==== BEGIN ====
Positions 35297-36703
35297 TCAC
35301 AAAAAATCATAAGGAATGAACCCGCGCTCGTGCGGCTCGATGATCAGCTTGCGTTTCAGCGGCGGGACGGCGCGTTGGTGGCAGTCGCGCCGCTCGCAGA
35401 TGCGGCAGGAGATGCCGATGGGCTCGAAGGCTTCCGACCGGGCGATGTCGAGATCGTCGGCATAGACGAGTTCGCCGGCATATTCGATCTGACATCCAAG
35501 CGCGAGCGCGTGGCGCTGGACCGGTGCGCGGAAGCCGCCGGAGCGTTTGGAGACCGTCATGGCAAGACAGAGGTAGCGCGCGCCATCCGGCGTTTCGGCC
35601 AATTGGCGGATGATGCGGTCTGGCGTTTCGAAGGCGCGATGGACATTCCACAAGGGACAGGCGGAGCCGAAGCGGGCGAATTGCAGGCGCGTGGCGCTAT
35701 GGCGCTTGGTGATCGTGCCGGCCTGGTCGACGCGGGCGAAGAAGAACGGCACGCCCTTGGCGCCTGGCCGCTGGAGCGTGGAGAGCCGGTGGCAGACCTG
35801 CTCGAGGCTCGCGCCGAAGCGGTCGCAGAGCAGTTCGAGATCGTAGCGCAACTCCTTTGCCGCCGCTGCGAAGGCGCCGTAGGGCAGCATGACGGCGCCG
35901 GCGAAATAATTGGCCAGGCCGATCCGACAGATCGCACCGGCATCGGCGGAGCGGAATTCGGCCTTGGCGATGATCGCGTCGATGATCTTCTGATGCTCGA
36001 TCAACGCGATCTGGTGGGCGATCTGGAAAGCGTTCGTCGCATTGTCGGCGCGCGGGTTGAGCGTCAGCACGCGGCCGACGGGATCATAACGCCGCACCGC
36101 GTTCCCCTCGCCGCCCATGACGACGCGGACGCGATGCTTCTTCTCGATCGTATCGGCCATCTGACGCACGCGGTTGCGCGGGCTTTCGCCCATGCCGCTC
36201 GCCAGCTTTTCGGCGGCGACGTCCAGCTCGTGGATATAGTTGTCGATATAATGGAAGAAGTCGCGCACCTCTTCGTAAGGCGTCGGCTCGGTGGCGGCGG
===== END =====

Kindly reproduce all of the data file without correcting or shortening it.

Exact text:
Positions 35297-36703
35297 TCAC
35301 AAAAAATCATAAGGAATGAACCCGCGCTCGTGCGGCTCGATGATCAGCTTGCGTTTCAGCGGCGGGACGGCGCGTTGGTGGCAGTCGCGCCGCTCGCAGA
35401 TGCGGCAGGAGATGCCGATGGGCTCGAAGGCTTCCGACCGGGCGATGTCGAGATCGTCGGCATAGACGAGTTCGCCGGCATATTCGATCTGACATCCAAG
35501 CGCGAGCGCGTGGCGCTGGACCGGTGCGCGGAAGCCGCCGGAGCGTTTGGAGACCGTCATGGCAAGACAGAGGTAGCGCGCGCCATCCGGCGTTTCGGCC
35601 AATTGGCGGATGATGCGGTCTGGCGTTTCGAAGGCGCGATGGACATTCCACAAGGGACAGGCGGAGCCGAAGCGGGCGAATTGCAGGCGCGTGGCGCTAT
35701 GGCGCTTGGTGATCGTGCCGGCCTGGTCGACGCGGGCGAAGAAGAACGGCACGCCCTTGGCGCCTGGCCGCTGGAGCGTGGAGAGCCGGTGGCAGACCTG
35801 CTCGAGGCTCGCGCCGAAGCGGTCGCAGAGCAGTTCGAGATCGTAGCGCAACTCCTTTGCCGCCGCTGCGAAGGCGCCGTAGGGCAGCATGACGGCGCCG
35901 GCGAAATAATTGGCCAGGCCGATCCGACAGATCGCACCGGCATCGGCGGAGCGGAATTCGGCCTTGGCGATGATCGCGTCGATGATCTTCTGATGCTCGA
36001 TCAACGCGATCTGGTGGGCGATCTGGAAAGCGTTCGTCGCATTGTCGGCGCGCGGGTTGAGCGTCAGCACGCGGCCGACGGGATCATAACGCCGCACCGC
36101 GTTCCCCTCGCCGCCCATGACGACGCGGACGCGATGCTTCTTCTCGATCGTATCGGCCATCTGACGCACGCGGTTGCGCGGGCTTTCGCCCATGCCGCTC
36201 GCCAGCTTTTCGGCGGCGACGTCCAGCTCGTGGATATAGTTGTCGATATAATGGAAGAAGTCGCGCACCTCTTCGTAAGGCGTCGGCTCGGTGGCGGCGG